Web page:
Some parts of Hawaii are mostly sunny year around, with only intermittent passing storms. Other locations are just the opposite, overcast and rain most the time with intermittent sunny days. My main farm usually has morning sun, afternoon clouds. By contrast, my seed farm location often gets mostly sun all day long. And these two farms are only 5 miles apart. But "J", unlike Washington state, Hawaii doesn't have long periods or seasons of overcast skies. 

People moving to Hawaii need to do their homework. Weather conditions can vary considerably from one location to the next. And people's individual preferences can vastly vary. What I would consider acceptable rainfall or sunshine, another might deem it too much or too little. 

And to make things more difficult to predict, Hawaii weather is cyclic. We see years of drought interspersed with wet years. That means that some years get lots of full sun days, while wet years see strings of cloudy days in a row. And to top that off, we are an island out in the ocean, thus brief isolated squalls can pass through just about any time. 

Where I live, we see enough sun year around to be living on solar off grid. BUT, for years like this one, I need a generator because we just went through a month of rain. But generally, I get enough sun year around. Now......if I lived in Volcano or Mountainview I would want to be on the grid because of the lack of daily sunshine there. 

So "J", I'd say that yes, the sun shines well during the winter in Hawaii. In fact, the nice tropical weather lures plenty of tourists here from November to April. 

Sunday, March 11, 2018

Perennial Food Plants

I was sitting down sowing seeds yesterday and I got to thinking about perennial food plants. These are things that I don't have to sow over and over again. Looking over the farm, these are the perennials here. Many are grown as annuals in colder climates, but can be managed as perennials here. 

The obvious ones are trees:
Avocado, guava, banana, orange, tangelo, tangerine, lemon, lime, allspice, clove, cinnamon, Surinam cherry, tree tomato, chaya, apple, peach, sapote, mulberry, eggfruit, papaya (short lived), coffee, moringa, mamaki

Stick Oregano.......
Various mints
Sweet potato (for greens) 
New Zealand spinach
Okinawan spinach 
Cholesterol spinach 
Mexican oregano......
Taro - I have a Caribbean variety that can be managed as a long term perennial
Celery, kale, and some collards can be managed as perennials. Peppers are often perennials here. 

There might be a few more growing on the farm, but I can't think of more at this moment. Down on the seed farm I also have mango and breadfruit.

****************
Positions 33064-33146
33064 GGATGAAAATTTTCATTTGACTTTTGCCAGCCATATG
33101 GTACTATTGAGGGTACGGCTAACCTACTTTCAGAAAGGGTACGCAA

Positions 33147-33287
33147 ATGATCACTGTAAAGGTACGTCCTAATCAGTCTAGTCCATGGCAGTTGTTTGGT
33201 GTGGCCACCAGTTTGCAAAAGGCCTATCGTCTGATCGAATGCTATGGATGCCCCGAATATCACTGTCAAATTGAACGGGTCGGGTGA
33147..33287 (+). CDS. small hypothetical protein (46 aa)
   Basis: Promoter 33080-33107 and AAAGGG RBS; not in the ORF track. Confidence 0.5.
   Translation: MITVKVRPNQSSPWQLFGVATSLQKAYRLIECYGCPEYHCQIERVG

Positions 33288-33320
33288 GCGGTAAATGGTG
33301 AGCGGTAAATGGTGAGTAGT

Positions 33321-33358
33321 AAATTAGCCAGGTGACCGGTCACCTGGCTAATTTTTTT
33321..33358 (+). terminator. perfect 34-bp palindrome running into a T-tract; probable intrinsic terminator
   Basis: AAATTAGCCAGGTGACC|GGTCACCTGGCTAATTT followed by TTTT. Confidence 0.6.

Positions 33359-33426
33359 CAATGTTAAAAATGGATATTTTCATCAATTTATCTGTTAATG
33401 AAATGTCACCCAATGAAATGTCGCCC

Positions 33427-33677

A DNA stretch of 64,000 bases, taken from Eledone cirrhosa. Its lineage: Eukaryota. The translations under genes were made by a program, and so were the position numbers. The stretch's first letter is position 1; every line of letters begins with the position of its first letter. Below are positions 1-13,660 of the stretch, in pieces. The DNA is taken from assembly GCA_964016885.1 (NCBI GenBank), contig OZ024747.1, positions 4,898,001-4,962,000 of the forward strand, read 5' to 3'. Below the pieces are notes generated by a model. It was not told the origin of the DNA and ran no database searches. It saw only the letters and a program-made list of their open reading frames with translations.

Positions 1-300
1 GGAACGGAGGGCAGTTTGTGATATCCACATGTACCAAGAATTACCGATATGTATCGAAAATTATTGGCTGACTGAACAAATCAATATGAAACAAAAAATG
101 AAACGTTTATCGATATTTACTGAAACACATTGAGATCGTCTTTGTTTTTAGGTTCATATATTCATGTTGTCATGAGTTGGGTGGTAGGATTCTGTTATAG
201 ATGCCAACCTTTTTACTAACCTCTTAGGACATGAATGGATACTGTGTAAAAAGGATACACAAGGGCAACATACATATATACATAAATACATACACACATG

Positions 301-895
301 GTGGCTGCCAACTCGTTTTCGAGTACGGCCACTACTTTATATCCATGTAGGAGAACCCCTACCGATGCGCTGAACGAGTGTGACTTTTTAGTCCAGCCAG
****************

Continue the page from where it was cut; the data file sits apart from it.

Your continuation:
There are several more that I could be growing but haven't added them to the inventory yet. Every year I try to make a point of expanding what I'm growing. I'm not sure what will be my next additions, but I'm open to suggestions. You can post your suggestions here on the blog, or you can email me at

ps- I forgot sugar cane, fig, loquat, macadamia nuts, persimmon, and mountain apple. Plus roselle and strawberry, though these both need to be managed and actually repropagated. 

Friday, March 9, 2018


Here's a new one for you......egg fruit. I've also heard it called Yellow Sapote around here. I never saw or heard of this one until I came to Hawaii. The trees do well in my region, and I fact, I have one young tree on the farm. I plan to add a few more. 

How do I describe an eggfruit? Gee, it's nothing like I had on the mainland. The flesh is yellow-orange, firm under the skin and softer toward the center. The flavor is sort of like pumpkin pie, but it's not. Just sort-of-like. It can be eater fresh or cooked. I've had it added to smoothies. That's basically how I eat it. I also had it offered to me as an eggnog type drink. It was good, but when you add sugar and heavy cream to anything, it's good. Right? It can be eaten right from the sliced open fruit with a spoon, with a spray of lime juice. I saw one person eating an eggfruit/mayonnaise sandwich once. Not sure how that was because I haven't been brave enough to try it. 

Eggfruits aren't real common here simply because most people don't grow a tree in their backyard. But they aren't what you'd call rare. I will sometimes see them for sale at the local farmers markets. It's not a wildly appealing fruit, I guess because of its unusual flavor. 

Right now they are in season. Trees are loaded with fruits. A good friend gave me a few, which I shared with two others who have never tried them before. So it looks like I need to go back to the first friend and beg a few more off her. By the way thanks "S" for the fruits!